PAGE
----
The best part about thinking through all these choices?  Getting to enjoy the subtle details of your blooms.

Hellstrip Plantings- Great Grasses

I've noticed the landscaping outside an office building near me for a few months.  The strip of ornamental grasses between the parking area and the road has consistently looked amazing.  The "hellstrip" - that area that is baked in the sun and surrounded by asphalt - is a tough area for anything to grow.  These grasses make it look easy.  The tawny flower heads are looking great right now, but even as new green shoots they held their own.  The plants completely fill the space.  Dense and soft and airy, they really change this narrow, l-o-n-g space.  Just imagine what it would feel like if the same strip was filled with rock! A planting in a nearby hellstrip shows another commonly used plant - a Stella d'Oro daylily.  It's so sad! 

These daylilies looked great in early summer, I'm sure, but no longer.  Part of the deal with hellstrip plantings is that this area requires plants to be okay with low, low maintenance and high, high stress.

Can't wait to see these golden beauties as they age into autumn color!

Great native plant option- Smooth hydrangea

Looking for a showy native shrub?

It seems that new hydrangea cultivars appear everywhere you look, but this old stand-by is tried and true. Consider Hills-of-Snow smooth hydrangea (Hydrangea arborescens ‘Grandiflora’) for your garden. It was discovered growing in the wild in Ohio around 1900 and is native to moist, wooded slopes and stream banks from New York to Iowa and across the southeast.

This lovely granddame is covered in large (2-6”) flower clusters from early June into the fall. Blooms emerge pale green, age to creamy white, and then dry to a tawny brown. While it is considered hardy to zone 3 or 4, it may die back almost to the ground in harsh winters. Since it blooms on the current season’s wood, this won’t affect its flower display and could even help it – pruning to 6” in late winter to encourage vigorous stem growth. Any pruning should be done before the growing season, so that flower buds aren’t cut off.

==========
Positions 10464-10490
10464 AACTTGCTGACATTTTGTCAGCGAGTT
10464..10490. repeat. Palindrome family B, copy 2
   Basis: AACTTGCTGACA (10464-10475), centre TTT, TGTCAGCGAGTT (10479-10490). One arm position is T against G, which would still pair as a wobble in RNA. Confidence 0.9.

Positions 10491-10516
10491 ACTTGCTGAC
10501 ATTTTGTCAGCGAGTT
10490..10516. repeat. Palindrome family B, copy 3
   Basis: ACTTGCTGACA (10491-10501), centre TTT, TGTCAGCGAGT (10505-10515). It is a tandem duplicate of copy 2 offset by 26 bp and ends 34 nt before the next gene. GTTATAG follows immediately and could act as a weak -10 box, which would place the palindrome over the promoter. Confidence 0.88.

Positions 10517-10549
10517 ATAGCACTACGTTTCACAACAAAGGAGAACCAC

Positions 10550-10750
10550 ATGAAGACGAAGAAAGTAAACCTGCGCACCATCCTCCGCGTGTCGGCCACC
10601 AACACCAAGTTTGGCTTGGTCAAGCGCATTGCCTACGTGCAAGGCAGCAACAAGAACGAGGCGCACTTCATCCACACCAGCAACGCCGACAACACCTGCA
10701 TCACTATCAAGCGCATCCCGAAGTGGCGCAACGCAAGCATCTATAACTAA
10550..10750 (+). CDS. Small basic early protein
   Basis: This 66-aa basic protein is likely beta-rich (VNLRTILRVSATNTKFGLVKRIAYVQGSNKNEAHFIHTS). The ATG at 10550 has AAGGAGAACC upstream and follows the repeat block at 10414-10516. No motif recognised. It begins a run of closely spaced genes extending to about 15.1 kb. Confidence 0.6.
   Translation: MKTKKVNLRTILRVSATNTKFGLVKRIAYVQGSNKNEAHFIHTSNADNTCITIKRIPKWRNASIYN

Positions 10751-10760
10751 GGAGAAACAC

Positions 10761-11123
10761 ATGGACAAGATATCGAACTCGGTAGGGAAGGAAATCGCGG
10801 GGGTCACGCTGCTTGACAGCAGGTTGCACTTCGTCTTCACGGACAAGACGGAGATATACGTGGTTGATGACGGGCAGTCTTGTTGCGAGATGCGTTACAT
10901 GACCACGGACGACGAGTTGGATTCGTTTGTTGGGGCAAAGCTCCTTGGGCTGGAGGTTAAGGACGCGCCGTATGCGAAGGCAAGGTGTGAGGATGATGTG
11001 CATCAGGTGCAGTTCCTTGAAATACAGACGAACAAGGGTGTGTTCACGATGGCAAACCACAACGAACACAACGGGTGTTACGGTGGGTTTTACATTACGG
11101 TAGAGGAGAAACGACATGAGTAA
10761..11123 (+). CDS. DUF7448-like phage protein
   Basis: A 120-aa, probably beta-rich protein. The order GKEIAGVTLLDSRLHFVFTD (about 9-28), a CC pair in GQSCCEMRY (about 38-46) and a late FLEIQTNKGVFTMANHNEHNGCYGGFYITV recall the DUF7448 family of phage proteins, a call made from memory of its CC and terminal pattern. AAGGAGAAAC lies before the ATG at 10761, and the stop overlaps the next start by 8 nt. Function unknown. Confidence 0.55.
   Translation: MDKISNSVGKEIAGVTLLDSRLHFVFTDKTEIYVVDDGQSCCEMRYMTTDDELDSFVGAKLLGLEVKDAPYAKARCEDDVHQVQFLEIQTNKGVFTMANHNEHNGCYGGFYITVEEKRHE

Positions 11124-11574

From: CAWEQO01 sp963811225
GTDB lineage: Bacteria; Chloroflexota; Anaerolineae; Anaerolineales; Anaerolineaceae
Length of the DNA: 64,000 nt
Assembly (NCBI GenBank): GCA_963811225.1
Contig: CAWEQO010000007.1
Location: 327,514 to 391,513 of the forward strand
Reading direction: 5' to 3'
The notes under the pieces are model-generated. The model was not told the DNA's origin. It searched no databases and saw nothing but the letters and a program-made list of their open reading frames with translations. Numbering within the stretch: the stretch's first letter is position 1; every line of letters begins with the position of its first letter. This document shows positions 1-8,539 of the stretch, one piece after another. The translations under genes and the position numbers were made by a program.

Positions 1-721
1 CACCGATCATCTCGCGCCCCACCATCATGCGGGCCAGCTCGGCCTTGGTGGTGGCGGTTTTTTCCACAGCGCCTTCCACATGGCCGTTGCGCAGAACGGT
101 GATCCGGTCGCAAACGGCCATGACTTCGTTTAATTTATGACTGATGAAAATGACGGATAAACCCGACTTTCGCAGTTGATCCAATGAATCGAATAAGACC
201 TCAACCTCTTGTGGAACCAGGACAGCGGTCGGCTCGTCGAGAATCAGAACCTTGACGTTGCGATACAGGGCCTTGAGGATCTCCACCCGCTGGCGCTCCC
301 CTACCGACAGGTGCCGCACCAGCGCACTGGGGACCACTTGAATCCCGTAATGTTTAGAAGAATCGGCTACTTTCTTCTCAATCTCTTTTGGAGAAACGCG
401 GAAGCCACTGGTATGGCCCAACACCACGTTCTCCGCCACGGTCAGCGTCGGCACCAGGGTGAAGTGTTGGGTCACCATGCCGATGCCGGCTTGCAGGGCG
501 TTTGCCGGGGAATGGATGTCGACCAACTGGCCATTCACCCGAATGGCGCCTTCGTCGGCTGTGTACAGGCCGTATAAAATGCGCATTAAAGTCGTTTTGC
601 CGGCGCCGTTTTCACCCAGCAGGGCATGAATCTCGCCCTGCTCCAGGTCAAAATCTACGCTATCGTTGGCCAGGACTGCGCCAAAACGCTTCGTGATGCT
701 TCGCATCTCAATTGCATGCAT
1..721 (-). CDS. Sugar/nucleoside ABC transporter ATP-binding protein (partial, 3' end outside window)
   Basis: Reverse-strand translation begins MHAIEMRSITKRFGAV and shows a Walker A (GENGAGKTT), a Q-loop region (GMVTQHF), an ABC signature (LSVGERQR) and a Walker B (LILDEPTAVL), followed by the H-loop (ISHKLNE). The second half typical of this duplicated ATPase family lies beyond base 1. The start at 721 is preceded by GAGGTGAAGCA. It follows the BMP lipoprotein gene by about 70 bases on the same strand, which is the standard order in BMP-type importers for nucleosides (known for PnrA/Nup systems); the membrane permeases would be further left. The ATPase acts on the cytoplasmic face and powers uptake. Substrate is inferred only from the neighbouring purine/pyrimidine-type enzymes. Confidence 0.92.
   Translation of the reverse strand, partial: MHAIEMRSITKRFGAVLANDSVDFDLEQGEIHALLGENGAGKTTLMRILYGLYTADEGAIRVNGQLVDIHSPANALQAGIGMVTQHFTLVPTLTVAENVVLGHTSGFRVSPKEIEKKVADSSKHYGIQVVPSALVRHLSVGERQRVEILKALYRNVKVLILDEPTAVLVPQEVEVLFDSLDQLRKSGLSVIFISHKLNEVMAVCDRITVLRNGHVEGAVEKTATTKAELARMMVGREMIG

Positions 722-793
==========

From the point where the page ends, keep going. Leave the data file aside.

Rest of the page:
Hills-of-Snow smooth hydrangea wants consistent moisture, part shade and average, well-drained soil. It will tolerate full sun if it doesn’t dry out. In a good location, expect this shrub to grow quickly to reach a height of 6’ and easily spread 5’ or more. Expect its blooms to nod during a rainfall, but they’ll stand up again- they aren’t as big as those of their cousin ‘Annabelle’, and the stems can handle the weight pretty well.

Elegant enough for a formal courtyard of native plants with cinnamon ferns (Osmunda cinnamomea) and foamflowers (Tiarella spp.), Hills-of-Snow hydrangea also plays well with other wood’s edge natives like asters (Aster) and columbine (Aquilegia). 

With so many excellent hydrangea options on the market, I could never pick a favorite, but this tough garden stunner is a great one to consider.   (Okay, actually oakleaf hydrangea - H. quercifolia - is my hands down favorite, but that's for another post...)